The A, B, C’s of Bees: Propolis

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We all know that bees make honey that we harvest for our own use.  But what about other bee products?  Wax is probably the next thing that comes to mind.  Beeswax has been used as lighting since the Romans dipped rolled papyrus in wax to make candles.

There is a lesser known bee product that beekeepers rejoice in harvesting or curse, depending on their mood.  It’s called propolis.

What is propolis

In two words, propolis is bee glue.  It is a sticky substance produced by bees that is pliable and sticky at or above room temperature, but hard and brittle at lower temperatures.  Interestingly, only Western honeybees make propolis. They use the dark brown substance to seal small open spaces in the hive and to cover over anything they don’t like (including dead mice).

Scientist believe bees use propolis to:

  • Make the hive more stable
  • Decrease vibrations
  • Seal up entrances for defense
  • Decrease disease by preventing parasites from entering the hive and inhibiting fungal and bacterial growth
  • Mummify dead intruders to prevent decomposition in the hive

Beekeepers think bees use propolis to make collecting honey more difficult.  Propolis is annoying to beekeepers because they have to use a hive tool to pry apart the hive when they need to work within it.

How is propolis made?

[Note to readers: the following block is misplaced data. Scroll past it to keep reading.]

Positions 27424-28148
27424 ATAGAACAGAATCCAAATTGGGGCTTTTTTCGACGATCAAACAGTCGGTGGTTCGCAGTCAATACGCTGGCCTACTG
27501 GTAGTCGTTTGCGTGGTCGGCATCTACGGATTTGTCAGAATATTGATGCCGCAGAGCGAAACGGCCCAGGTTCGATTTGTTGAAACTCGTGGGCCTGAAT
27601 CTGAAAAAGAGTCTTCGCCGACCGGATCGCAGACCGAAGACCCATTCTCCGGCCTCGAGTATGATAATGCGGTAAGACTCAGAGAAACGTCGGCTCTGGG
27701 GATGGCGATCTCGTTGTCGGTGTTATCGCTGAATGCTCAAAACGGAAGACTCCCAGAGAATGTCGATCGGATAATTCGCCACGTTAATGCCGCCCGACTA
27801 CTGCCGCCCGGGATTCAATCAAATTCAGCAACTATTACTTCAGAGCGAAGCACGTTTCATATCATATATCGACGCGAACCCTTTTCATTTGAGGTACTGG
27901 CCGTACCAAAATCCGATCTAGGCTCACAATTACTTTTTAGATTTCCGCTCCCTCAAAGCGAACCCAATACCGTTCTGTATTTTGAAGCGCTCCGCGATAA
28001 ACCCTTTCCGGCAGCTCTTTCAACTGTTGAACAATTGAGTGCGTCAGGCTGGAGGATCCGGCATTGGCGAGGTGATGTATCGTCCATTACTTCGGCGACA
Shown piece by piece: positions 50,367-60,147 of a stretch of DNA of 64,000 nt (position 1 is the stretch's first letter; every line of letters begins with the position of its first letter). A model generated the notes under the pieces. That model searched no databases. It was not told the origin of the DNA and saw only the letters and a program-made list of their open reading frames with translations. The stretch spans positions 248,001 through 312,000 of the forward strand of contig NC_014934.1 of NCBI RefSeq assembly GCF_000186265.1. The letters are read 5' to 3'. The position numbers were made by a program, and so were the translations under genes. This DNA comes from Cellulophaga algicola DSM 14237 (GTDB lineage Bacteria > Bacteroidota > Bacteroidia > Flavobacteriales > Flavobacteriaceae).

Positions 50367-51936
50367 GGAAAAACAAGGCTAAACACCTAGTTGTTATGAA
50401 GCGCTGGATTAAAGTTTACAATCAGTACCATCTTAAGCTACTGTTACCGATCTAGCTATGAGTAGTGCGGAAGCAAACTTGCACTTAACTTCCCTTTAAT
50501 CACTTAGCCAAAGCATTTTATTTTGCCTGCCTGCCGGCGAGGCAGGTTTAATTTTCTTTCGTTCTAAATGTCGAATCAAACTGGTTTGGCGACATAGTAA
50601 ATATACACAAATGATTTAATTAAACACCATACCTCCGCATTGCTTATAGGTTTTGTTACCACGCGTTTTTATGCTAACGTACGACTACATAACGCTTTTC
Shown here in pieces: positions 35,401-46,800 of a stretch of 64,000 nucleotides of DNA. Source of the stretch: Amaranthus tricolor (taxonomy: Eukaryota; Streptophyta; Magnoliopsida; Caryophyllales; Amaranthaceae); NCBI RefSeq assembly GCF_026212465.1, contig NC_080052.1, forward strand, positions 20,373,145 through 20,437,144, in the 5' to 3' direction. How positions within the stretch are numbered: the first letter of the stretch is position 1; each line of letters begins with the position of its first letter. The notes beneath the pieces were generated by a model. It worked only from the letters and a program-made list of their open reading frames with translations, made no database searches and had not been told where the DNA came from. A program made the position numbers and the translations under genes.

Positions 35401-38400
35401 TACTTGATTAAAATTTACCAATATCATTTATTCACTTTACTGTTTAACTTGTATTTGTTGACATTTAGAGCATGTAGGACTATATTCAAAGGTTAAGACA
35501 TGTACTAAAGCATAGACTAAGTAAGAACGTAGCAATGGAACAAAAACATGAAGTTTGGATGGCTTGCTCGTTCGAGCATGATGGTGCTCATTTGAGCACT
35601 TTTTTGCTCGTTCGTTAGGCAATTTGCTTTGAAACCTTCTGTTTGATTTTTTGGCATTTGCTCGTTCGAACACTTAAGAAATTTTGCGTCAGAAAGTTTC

While foraging for nectar and pollen, bees also collect resins released by plants, such as those found in tree buds or sap. Bees have also been known to collect caulking compound made by humans when they have had trouble finding wild resin.  Bees carry the resin back to the hive on the hairs of their legs and mix it with beeswax to make propolis.  The propolis is then stored in the hive (up to a pound per season) for use whenever needed.

The composition of propolis is unique to each hive and varies depending on the region and the season. Over 300 compounds have been detected in propolis. In general, propolis is composed of:

  • 50% resin
  • 30% wax and fatty acids
  • 10% essential oils
  • 5% pollen
  • 5% other compounds

What do humans use propolis for?

Humans have been using propolis for as long as they have been using other bee products.

Medicine/Health

Propolis is purported to have medicinal qualities and has demonstrated anti-microbial properties.  Research is ongoing for its use in:

  • Wound protection/treatment
  • Treating burns
  • Protecting teeth from decay and cavities (used in toothpaste)
  • Treating canker sores
  • Treating sore throats as a spray or lozenge
  • Lip balms

One of the more controversial uses of propolis is in treating allergies.  Although claims have been made that it is effective against allergies, propolis can cause severe, life-threatening reactions in people allergic to bees.

In addition, if you are using propolis medicinally, you need to be careful; there is no way to know exactly what is in the propolis.

Other uses

Propolis is used as a varnish and is used in many stringed instruments to enhance the appearance of the wood.  It also works well as a car wax. If you really like propolis, you can even get some propolis gum.

The collection of propolis is starting to become a lucrative business for beekeepers as its properties are studied by scientists.  Maybe its value will eventually replace honey?  Nah, I don’t think so.

Blogging my way from A to Z as part of the 2015 April A to Z Challenge!  My theme for this year:  Honeybees


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